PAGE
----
Africa is set to receive 32.5 million COVID-19 vaccine doses from China’s Sinopharm and Sinovac through the COVAX facility, with tens of millions more to come, the World Health Organization said on Thursday.
“These doses have been allocated to countries this week and will be delivered as soon as countries are ready to receive them,” said Matshidiso Moeti, the World Health Organization regional director for Africa, at a news conference on Thursday.
The vaccines are part of the 110 million doses the two companies will supply to COVAX for immediate supply to low-income countries, in a deal signed on July 12 with options for additional doses.
According to the Sinopharm advance purchase agreement, Gavi, the vaccine alliance, committed to purchase 60 million doses on behalf of COVAX, to be made available from July through October.
The deal also gave Gavi the option to purchase a further 60 million doses from October to December, and 50 million more doses in the first half of next year.
As per the Sinovac advance purchase agreement, Gavi committed to purchase 50 million doses on behalf of COVAX, to be made available from July through September.
In addition, Gavi has the option to purchase a further 150 million doses from October to December, and 180 million more doses in the first half of next year.
The potential doses of both Sinopharm and Sinovac vaccines could be available to both self-financing participants of the facility, as well as those supported by the Gavi COVAX advance market commitment.
Already several African countries have administered Sinopharm and Sinovac vaccines acquired through bilateral agreements.
According to Bridge, a Beijing based independent consultancy that tracks China’s impact on global health, China has delivered 41.6 million doses to 36 African countries so far, of which 7 million are donations.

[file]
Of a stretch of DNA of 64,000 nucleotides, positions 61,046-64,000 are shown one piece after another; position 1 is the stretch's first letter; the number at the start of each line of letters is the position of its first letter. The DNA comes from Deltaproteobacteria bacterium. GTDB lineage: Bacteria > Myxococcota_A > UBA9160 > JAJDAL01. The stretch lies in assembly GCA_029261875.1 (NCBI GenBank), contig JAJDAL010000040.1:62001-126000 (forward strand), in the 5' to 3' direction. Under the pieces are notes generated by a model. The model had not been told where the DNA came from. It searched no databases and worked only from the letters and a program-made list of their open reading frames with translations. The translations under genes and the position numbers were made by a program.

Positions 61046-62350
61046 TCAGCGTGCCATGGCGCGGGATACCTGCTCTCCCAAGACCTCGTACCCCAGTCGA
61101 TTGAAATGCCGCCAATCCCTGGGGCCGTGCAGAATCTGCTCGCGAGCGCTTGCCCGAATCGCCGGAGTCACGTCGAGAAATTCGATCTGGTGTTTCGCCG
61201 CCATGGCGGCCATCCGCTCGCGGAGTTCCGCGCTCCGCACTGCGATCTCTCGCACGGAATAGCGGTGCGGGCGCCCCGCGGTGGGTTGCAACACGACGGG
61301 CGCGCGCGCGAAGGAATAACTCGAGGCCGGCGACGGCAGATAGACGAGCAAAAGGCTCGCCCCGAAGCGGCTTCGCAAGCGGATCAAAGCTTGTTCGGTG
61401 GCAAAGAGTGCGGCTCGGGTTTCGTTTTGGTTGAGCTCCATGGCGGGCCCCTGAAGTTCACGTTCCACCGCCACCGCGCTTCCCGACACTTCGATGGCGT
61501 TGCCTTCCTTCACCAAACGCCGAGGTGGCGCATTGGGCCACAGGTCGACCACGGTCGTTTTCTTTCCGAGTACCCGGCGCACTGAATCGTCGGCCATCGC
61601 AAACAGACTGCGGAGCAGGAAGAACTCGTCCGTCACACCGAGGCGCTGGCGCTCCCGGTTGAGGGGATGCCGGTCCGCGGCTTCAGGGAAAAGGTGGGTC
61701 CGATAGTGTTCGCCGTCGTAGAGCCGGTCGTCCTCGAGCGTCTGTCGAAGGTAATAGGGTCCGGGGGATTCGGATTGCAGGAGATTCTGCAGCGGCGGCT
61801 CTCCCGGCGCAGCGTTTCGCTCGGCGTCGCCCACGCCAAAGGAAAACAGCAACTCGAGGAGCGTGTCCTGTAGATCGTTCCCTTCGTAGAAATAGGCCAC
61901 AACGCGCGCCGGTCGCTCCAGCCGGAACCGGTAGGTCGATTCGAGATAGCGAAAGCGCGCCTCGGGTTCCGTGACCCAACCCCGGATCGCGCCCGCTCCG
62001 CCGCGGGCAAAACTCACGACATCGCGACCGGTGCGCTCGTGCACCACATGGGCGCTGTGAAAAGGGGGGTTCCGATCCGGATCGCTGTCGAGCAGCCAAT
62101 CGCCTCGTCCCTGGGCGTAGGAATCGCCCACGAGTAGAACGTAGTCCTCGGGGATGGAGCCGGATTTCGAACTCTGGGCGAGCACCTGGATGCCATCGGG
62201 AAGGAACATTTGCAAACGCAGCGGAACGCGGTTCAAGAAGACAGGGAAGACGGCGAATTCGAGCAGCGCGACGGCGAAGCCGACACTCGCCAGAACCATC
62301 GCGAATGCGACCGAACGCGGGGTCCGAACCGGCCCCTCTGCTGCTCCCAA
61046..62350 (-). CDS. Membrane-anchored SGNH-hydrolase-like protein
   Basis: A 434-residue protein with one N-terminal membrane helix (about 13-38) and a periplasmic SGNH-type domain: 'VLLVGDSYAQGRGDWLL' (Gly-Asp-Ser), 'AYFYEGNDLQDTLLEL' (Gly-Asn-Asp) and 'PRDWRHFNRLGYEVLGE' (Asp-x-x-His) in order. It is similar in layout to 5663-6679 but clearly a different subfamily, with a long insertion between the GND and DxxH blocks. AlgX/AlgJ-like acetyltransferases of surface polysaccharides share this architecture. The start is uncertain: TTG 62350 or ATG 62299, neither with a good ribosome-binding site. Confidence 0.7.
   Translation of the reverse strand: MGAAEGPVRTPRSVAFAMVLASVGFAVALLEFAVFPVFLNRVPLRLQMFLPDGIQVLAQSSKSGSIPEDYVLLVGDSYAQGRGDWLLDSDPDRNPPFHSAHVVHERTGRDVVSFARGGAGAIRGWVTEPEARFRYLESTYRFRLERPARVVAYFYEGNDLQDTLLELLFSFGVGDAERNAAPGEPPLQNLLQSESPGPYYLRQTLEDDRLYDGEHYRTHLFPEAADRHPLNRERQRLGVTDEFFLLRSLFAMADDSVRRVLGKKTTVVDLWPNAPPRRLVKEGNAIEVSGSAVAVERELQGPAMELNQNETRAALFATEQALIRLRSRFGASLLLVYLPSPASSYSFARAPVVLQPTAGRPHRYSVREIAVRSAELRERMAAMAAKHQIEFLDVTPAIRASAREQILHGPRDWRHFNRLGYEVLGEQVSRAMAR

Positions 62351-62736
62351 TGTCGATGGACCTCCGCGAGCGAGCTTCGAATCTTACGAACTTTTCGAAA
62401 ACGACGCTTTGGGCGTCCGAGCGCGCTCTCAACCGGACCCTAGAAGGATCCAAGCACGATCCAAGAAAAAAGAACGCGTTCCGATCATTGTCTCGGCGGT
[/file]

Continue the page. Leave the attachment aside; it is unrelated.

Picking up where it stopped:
China has also signed agreements with Egypt, Morocco and Algeria to locally manufacture Sinovac and Sinopharm vaccines. Already, Egypt has manufactured 1 million doses.
Moeti said COVAX is confident it will meet its goal to deliver at least 520 million doses to Africa by end of this year, based on the expectation of more vaccine candidates and manufacturing sites at the tail end of the review process for approval by WHO for emergency use listing.
The African Union’s Africa Vaccine Acquisition Trust is also expected to supply 45 million doses to the continent by December.
Moeti said COVAX and the World Bank are set to further boost COVID-19 vaccine supply for developing countries through a new cost-sharing arrangement.
The arrangement allows low-income countries to purchase doses beyond the fully donor-subsidized doses they are already receiving from COVAX.
“With the expected influx of vaccines, it is crucial countries scale up all aspects of vaccine rollout to reach as many people as possible,” Moeti said. “This entails mobilizing adequate resources, including finances for vaccination activities, logistics and personnel, as well as addressing any concerns by communities — including those fueled by misinformation — to increase vaccine confidence and demand.”
Moeti said Africa needs up to 820 million doses to fully vaccinate 30 percent of its population by the end of this year, considering a two-dose schedule.
John Nkengasong, the director of the Africa Centers for Disease Control and Prevention, said Africa may need more doses that initially estimated to achieve the 60 percent vaccination target by the end of next year.
This is due to the highly transmissible Delta variant and the current COVID-19 infections in young people.
Nkengasong urged Africans, including those fully vaccinated, to continue observing public health measures of social distancing, wearing face masks and washing hands.
“While vaccines are coming, it will take time to reach the critical level where we can relax and feel more comfortable. There is a lot we don’t know about this virus,” Nkengasong said.
“Today we are taking about Delta variant, we don’t know what other variants will emerge tomorrow, so we just need to continue implementing public health measures to control the spread of the virus, relieve health systems and vaccinate at speed and scale.”
Mutahi Kagwe, Kenya’s cabinet secretary for health, urged Kenyans on Thursday to wear face masks in public places, warning cases of the Delta variant, first identified in India, have been reported in fully vaccinated people.